Bailiwick Repertory

at the Theatre Building


DemonLife Productions

at Urbus Orbis

Probably the most important character in Mark Stein’s At Long Last Leo, being produced by Bailiwick Repertory, is a book. Or rather a manifesto, 600 or so pages on how to change the way we live and save the world. It’s been written by Leo Beagle, a dreamy, self-obsessed former grad student who would like to be the next Moses but can’t manage to communicate with his family in his own backyard.

Though we never get to hear much of what’s in Leo’s tome, and most of the play’s characters don’t ever read it, it has an undeniable effect on all who come into contact with it, as they guess what might be contained inside. Leo’s sister Sheila, the bitter victim of a premature mid-life crisis, uses her perception of his theories to decide that she ought to take her young son and move to Seattle. Leo’s dad seems to confuse his son Leo Beagle with Leo Buscaglia, and uses something Leo writes about “everything connects” to declare that he’s having an affair. Leo’s mom sees the futility of her son’s efforts and relapses into a state of depression, while Leo’s old neighbor Gloria seizes on his optimism and tries to consummate the crush she’s had on him for the past 15 years.

As the play progresses, Leo’s character becomes less a comic hero and more a tragic symbol for the 20-something generation, trying desperately to change a planet hurtling way beyond control. Optimism gives way to disillusionment when Leo discovers that his book can’t cure his mom’s depression or really change the way that anybody thinks. And even though the end of the play holds out hope for the future, we’re left with the impression that the book is a 600-page millstone around Leo’s neck. His irrepressible desire to change things and make a difference both keeps him going and paralyzes him. He will always have hope, and yet he’ll never realize his lofty expectations.

Stein’s comedy may not change the world, but at least it describes the life of someone who wants to. Leo is a wonderful character, a rich, thoroughly believable creation whose energy pulsates through the script. And though Stein’s world seems to revolve around Leo, he has also created an excellent supporting cast, full of well-developed characters whose interactions smack of reality. The dialogue is crisp, funny, and moving, and for the most part the discussions be- tween characters are intelligent and thought-provoking.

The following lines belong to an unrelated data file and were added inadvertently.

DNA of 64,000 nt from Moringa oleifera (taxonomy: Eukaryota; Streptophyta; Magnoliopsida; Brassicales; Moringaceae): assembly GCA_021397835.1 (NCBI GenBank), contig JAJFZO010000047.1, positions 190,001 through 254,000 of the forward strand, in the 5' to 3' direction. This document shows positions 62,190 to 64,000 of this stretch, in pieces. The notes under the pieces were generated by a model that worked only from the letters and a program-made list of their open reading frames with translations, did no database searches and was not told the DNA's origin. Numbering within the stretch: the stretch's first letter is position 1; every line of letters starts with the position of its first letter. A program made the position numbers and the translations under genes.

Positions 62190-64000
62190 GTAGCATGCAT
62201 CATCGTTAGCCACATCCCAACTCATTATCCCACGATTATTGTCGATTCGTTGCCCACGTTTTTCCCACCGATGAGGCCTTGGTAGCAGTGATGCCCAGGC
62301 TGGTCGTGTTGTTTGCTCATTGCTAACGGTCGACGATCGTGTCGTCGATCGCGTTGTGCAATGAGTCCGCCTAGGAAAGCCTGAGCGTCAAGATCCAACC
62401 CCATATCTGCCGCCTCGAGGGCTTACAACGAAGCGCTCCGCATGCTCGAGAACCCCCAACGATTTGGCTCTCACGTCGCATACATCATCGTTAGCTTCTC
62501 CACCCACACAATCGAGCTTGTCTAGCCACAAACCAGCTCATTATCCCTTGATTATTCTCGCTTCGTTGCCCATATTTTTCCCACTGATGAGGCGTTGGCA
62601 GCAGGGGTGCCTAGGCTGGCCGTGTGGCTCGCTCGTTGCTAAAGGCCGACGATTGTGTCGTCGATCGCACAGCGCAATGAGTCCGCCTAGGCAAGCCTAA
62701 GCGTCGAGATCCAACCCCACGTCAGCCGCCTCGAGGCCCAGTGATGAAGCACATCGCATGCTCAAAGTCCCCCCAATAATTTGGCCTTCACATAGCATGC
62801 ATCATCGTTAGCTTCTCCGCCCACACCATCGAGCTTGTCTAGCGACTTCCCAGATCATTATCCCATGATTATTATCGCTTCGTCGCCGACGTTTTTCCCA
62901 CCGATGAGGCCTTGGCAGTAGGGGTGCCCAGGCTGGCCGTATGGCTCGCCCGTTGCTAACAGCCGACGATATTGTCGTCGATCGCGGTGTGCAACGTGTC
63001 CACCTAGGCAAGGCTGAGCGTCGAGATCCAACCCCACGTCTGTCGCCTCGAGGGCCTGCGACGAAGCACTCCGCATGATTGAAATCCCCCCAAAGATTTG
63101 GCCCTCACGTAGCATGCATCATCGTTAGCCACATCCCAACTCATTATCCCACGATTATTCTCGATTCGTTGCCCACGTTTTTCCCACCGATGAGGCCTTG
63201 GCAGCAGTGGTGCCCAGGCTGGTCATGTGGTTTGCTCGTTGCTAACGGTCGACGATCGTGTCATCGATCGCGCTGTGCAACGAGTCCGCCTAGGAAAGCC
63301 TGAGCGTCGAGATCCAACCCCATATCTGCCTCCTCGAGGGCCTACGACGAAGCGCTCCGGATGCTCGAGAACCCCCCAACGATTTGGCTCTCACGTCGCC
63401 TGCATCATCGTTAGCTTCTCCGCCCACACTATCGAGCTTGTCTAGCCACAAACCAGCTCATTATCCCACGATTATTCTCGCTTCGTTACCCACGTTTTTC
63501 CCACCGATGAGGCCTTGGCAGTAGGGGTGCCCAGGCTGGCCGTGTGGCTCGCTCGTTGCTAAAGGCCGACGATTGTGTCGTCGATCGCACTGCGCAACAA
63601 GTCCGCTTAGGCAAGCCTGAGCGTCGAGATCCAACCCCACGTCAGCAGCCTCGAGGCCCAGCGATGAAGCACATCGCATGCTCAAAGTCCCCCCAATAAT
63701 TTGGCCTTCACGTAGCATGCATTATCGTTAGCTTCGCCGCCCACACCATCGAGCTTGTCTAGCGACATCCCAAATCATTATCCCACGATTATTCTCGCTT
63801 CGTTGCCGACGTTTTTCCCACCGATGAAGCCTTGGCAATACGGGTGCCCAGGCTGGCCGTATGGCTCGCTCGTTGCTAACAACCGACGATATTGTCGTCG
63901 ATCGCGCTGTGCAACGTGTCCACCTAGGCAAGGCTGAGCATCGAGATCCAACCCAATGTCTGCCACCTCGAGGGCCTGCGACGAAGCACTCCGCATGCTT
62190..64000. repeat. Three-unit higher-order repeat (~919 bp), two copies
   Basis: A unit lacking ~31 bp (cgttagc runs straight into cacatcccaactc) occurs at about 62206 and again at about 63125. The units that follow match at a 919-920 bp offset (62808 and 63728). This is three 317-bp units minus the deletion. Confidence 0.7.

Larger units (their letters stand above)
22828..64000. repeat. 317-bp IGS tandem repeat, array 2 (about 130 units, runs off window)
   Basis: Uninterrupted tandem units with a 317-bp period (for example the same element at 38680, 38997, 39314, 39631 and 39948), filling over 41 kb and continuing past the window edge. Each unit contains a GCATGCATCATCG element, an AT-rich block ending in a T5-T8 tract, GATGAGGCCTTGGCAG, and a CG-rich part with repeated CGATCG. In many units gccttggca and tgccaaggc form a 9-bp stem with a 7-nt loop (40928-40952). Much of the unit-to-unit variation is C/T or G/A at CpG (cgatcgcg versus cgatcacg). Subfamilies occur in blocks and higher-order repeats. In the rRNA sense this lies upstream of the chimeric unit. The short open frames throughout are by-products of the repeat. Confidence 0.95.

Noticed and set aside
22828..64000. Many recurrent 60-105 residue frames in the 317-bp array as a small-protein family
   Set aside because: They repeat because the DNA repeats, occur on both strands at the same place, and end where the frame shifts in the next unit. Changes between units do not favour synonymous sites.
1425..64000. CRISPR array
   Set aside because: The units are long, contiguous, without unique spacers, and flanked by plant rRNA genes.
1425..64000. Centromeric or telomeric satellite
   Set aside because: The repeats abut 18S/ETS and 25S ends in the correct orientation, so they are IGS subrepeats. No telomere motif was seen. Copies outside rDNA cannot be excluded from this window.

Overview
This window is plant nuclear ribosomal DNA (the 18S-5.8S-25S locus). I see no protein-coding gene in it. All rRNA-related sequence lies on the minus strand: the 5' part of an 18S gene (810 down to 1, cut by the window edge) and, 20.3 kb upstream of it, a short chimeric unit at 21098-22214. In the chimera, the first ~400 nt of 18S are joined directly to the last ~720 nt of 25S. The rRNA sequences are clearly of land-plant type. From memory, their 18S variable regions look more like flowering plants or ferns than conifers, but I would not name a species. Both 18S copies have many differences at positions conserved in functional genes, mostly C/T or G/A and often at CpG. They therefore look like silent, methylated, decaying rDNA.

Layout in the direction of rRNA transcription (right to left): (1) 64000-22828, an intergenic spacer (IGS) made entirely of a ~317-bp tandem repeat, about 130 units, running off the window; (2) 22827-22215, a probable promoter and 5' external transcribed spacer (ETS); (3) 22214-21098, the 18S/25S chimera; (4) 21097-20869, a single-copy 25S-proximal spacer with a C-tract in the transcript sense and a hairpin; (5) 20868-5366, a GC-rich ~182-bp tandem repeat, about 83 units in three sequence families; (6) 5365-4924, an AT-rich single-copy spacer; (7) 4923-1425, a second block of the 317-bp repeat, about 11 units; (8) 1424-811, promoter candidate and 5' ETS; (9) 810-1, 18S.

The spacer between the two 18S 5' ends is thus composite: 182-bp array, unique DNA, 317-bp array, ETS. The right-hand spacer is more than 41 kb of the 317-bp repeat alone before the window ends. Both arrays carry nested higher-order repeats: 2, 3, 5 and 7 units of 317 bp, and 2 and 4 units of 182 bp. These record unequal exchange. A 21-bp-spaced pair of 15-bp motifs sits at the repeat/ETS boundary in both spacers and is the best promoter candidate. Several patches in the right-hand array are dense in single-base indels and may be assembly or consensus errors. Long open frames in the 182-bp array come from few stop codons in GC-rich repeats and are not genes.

About the last 15 or 20 minutes of the play get a little stale, though. On her way to the shrink, Leo’s mom has to utter some trite homespun wisdom. And at the play’s close, when we finally get to hear some of Leo’s book, it’s a disappointment, sounding a lot more like new-age claptrap than a prescription for curing the ills of the world. But maybe that’s the point. Like Leo’s dream of changing the planet, our image of Leo’s book can never match the reality.

Under Judy O’Malley’s direction, Bailiwick’s produced a winner. The cast is uniformly strong. John Hines as Leo is gratingly lovable, a bundle of energy. Wayne Brown is a thoroughly believable suburban dad, always smiling to conceal the pain. Molly Reynolds gives Leo’s sister Sheila a wonderful combination of toughness and vulnerability, and Kim Werkman does an excellent comic turn as Leo’s moonstruck childhood crush, Gloria. Marjorie Synakiewicz in the thankless role of the depressive mother comes through with a realistic, sympathetic portrayal.

Andy Roski’s No Fury is a play about a writer, too. Currently appearing at Urbus Orbis in a DemonLife production, Roski’s play concerns Morgan Marshfield, a down-on-his-luck dishwasher who dreams of finally completing his manuscript. As the play opens Morgan and his wife, Eve, have just returned from the funeral of Morgan’s mother. As soon as Morgan and Eve arrive home, Eve hatches a plan to win an inheritance from Morgan’s dead mom, who apparently came from a filthy-rich family. Morgan doesn’t want to go find his mom’s family, however; he wants to write his book.

The plot thickens when Morgan’s friend Bob O’Donnell arrives on the scene, having just offed a chef at a Chinese restaurant with a stalk of bok choy. Bob and Eve try to convince Morgan to obtain his inheritance; he claims that his mother was a poor waitress and made up the story about a rich family. The improbabilities and plot twists mount until one is not sure who, if anybody, can be trusted.

There are flashes of brilliance in Roski’s script. The fast-paced guy talk between Bob and Morgan is especially rich and funny. Roski also does a good job at showing how differently Morgan behaves around his wife and around another guy. Monologues here and there work quite well, especially a speech Eve gives about how she hates wearing thrift-shop clothing because she can feel the spirits of dead people in them.

But ultimately No Fury is unpolished and unsatisfying. The two male characters are well drawn and believable, but Eve is a completely flat creation. She appears to have no life whatsoever outside the script, seeming to exist only to ask the male characters questions. All of them behave implausibly at times. When Bob almost kills Morgan, everyone’s reaction seems completely phony. The incessant references to “killing a Chink” are neither amusing nor clever.

Playwright Roski does a good job as Morgan, and Peter DeFaria is hilarious as Bobby. Caroline Cygan does what she can with the two-dimensional Eve. But ultimately one’s left with the feeling that No Fury is a one-act that’s been padded to two hours. One loses interest in the characters after a while, as Roski’s makeshift plot spins out of control. Perhaps the playwright was striving for absurdity, but the play ends up just not making sense.

Art accompanying story in printed newspaper (not available in this archive): photo/Roger Lewin–Jennifer Girard Studio.